Monday, December 18, 2017

"Desert Remains"

Steven Cooper is a former investigative reporter. His work has earned him multiple Emmy Awards and nominations, as well as a national Edward R. Murrow award, and numerous honors from the Associated Press. He taught for five years in the English department at Rollins College in Winter Park, Florida. Born and raised in Massachusetts, Cooper has lived a bit like a nomad, working TV gigs in New England, Arizona and Florida, and following stories around the globe.

Cooper applied the Page 69 Test to his new novel, Desert Remains, and reported the following:
From page 69:
Gus follows the detective to the trailhead. A soft wind is stirring. Tumbleweeds, like visitors from an old cartoon, blow across the path and scatter. The sky is a simple blue shield, with no emblem but the sun. But as bold as it may be up there, it’s aloof today, keeping the desert mild, temperatures in the midseventies. They walk silently, Gus scanning every few feet in front of him for critters. Gus has been stung by a scorpion once, and it felt like a fiery cattle prod had been soldered to his foot, only to be followed by an injection of battery acid, but it happened in his bathroom, not on a hike.

Alex leads him off the path toward a cave. Gus kicks a few rocks out of his path. “Someone vomited here,” Gus says.

“That’s the first vision you’re getting?” Alex asks incredulously.

“If by vision you mean I can see the vomit, then yes, Alex.” Gus indicates the splatter on the ground outside of the cave.

“Right,” the detective says. “That came from the guy who discovered the body. A jogger.”

Gus shakes his head. “He’s not a suspect.”

“So far you’re batting a thousand. We checked him out. Looks like he has an alibi through noontime yesterday.”

“And I’m guessing the body was here before that.”

“Safe to say.”

“The jogger was looking for something when he left the trail.”

“Is that a question?”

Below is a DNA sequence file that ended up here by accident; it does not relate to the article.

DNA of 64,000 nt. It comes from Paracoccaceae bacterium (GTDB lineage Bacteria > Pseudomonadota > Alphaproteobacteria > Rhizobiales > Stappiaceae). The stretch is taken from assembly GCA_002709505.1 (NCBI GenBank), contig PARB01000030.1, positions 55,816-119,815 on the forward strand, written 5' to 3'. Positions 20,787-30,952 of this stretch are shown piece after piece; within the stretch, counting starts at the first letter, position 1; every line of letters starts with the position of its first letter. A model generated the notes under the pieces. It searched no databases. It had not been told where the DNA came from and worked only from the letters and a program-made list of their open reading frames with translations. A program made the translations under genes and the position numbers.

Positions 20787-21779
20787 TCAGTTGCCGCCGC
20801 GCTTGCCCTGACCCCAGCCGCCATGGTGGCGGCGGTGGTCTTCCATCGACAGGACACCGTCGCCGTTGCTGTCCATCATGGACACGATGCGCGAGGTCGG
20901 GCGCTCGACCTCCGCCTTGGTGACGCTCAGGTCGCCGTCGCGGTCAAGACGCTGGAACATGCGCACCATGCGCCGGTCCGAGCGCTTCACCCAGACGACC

“No,” Gus says. “That’s what I sense.”

“He told us he went off the trail in search of the petroglyph around back.” Alex removes a flashlight, shines it into the cave. He brings the sphere of light to the wall. “He found this instead.”

The two of them stand there on the fringe of the cave looking at the carving.

“Have you ever seen anything like this?” the detective asks.

No, Gus has never seen anything quite like this. Nor anything like the visions that come at him now at shutter speed. He begins to hum softly to balance himself, to find his center of gravity.
On page 69, readers see, for the very first time, the psychic Gus Parker accompanying homicide detective Alex Mills to a crime scene. This truly sets the stage for how Gus and Alex work together. It’s uncanny how the first scene of them working together in the field falls on page 69. What readers experience here is absolutely representative of the rest of the book to the extent that it reveals the chemistry between the men; it’s their chemistry as buddies with a shared objective that keeps the story moving along. On page 69 and the pages that immediately follow, readers see their humor, their brotherly affection, and their mutual respect. The page, itself, is not a dramatic representation of plot, necessarily, but it takes the characters, together, from preliminary action and setup to primary action and momentum, all against the third great character in the novel, the desert.
Visit Steven Cooper's website.

My Book, The Movie: Desert Remains.

Writers Read: Steven Cooper.

--Marshal Zeringue